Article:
Nobody does not benefit from the government and from taxation, period. Even if you are obscenely rich you get something and even things that don’t benefit you directly still benefit you indirectly. State schools and other social programs at the very least give you happier and more fulfilled employees which will make you more money.

Defense of Rule #3
This is probably the rule that can most easily be used to question progressive taxation and I intentionally added it just to be fair. But if we look at Lisa and Spencer, Lisa does indeed seem more free. That’s even with progressive taxation. If we implement a flat tax we may have to cut things that would benefit people like Spencer and his choice to sit in his house and write forum posts wouldn’t be a choice anymore it would be the only option open to him. If income tax was replaced with sales tax it would benefit Lisa more because she no longer would have to pay taxes on any money she invests and makes a profit on and because she would need to spend a smaller percentage of her income than Spencer to live it would not affect her freedom but it would decrease his. This is why progressive taxation is the most fair system.


This website uses cookies

As a user in the EEA, your approval is needed on a few things. To provide a better website experience, uses cookies (and other similar technologies) and may collect, process, and share personal data. Please choose which areas of our service you consent to our doing so.

For more information on managing or withdrawing consents and how we handle data, visit our Privacy Policy at:

Show Details
HubPages Device IDThis is used to identify particular browsers or devices when the access the service, and is used for security reasons.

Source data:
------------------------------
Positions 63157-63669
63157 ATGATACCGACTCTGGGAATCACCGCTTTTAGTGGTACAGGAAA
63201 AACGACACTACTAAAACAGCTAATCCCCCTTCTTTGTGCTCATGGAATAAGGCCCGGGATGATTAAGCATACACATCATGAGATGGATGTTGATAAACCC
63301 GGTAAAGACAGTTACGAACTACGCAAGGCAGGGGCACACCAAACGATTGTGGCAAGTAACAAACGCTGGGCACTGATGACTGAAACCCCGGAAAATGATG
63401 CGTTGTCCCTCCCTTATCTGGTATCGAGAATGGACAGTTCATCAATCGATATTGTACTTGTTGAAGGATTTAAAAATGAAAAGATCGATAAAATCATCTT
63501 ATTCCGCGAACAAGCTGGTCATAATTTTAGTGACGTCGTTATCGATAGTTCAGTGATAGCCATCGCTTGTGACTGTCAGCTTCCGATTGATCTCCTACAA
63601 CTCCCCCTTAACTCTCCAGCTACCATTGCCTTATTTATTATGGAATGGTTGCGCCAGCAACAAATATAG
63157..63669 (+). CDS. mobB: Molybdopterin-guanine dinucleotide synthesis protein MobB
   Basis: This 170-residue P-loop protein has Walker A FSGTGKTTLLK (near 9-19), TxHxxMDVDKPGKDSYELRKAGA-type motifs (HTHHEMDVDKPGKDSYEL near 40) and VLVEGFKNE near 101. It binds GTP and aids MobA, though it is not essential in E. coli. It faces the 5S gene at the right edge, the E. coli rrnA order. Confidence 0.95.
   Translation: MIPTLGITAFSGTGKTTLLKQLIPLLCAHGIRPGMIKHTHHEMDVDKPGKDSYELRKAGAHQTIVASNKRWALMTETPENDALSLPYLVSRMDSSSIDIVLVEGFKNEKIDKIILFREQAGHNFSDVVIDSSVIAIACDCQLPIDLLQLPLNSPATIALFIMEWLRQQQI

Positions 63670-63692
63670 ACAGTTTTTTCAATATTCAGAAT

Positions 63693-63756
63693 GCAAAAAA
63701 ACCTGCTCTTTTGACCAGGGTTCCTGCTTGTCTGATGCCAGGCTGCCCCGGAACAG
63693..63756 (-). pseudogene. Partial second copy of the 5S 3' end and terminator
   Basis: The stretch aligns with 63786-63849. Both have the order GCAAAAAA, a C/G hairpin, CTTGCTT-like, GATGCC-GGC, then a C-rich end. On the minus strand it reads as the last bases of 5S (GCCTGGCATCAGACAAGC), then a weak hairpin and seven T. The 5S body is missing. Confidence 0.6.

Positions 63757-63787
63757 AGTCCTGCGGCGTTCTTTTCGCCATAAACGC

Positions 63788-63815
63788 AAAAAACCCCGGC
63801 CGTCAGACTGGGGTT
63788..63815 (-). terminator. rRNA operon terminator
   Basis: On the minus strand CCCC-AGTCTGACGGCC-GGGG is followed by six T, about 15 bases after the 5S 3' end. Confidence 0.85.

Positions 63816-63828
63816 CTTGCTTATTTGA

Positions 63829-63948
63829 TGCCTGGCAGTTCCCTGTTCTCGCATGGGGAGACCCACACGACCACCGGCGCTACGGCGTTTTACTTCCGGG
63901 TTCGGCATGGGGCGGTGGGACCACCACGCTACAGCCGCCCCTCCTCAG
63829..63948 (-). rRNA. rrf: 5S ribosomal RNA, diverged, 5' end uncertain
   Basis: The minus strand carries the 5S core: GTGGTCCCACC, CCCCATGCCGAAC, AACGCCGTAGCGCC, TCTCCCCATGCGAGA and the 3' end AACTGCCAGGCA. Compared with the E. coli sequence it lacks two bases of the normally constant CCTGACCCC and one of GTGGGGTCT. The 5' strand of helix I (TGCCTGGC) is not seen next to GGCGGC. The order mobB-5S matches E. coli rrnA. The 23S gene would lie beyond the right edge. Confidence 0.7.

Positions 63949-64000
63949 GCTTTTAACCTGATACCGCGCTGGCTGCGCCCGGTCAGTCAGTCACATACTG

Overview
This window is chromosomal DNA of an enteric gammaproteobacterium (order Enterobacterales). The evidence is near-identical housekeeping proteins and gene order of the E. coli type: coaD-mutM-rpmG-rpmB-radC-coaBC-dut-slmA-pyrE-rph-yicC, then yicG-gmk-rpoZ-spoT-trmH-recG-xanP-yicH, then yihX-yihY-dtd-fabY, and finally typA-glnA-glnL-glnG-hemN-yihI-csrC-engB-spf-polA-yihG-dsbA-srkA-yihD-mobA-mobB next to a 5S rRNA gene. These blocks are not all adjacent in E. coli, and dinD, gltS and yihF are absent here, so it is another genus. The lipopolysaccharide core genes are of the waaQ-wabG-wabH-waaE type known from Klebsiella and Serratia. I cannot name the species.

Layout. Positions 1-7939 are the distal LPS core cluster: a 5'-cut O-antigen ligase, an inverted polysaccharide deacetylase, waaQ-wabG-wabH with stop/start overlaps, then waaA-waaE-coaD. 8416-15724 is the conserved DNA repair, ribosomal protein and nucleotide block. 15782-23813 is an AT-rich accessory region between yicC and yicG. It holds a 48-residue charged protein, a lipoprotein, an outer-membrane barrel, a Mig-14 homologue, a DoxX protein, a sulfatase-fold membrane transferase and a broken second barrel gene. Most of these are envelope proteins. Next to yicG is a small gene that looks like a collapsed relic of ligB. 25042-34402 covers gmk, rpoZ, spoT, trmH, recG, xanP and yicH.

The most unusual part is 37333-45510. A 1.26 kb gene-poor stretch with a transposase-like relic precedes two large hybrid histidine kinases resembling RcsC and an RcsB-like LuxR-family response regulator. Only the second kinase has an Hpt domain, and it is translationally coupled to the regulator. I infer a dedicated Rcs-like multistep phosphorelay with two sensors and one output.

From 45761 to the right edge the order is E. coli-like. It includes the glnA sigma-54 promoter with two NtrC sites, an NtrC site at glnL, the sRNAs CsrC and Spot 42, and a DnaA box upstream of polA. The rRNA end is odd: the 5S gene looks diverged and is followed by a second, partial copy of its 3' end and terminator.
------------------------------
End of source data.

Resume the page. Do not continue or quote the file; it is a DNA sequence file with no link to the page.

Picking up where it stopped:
LoginThis is necessary to sign in to the HubPages Service.
Google RecaptchaThis is used to prevent bots and spam. (Privacy Policy)
AkismetThis is used to detect comment spam. (Privacy Policy)
HubPages Google AnalyticsThis is used to provide data on traffic to our website, all personally identifyable data is anonymized. (Privacy Policy)
HubPages Traffic PixelThis is used to collect data on traffic to articles and other pages on our site. Unless you are signed in to a HubPages account, all personally identifiable information is anonymized.
Amazon Web ServicesThis is a cloud services platform that we used to host our service. (Privacy Policy)
CloudflareThis is a cloud CDN service that we use to efficiently deliver files required for our service to operate such as javascript, cascading style sheets, images, and videos. (Privacy Policy)
Google Hosted LibrariesJavascript software libraries such as jQuery are loaded at endpoints on the or domains, for performance and efficiency reasons. (Privacy Policy)
Google Custom SearchThis is feature allows you to search the site. (Privacy Policy)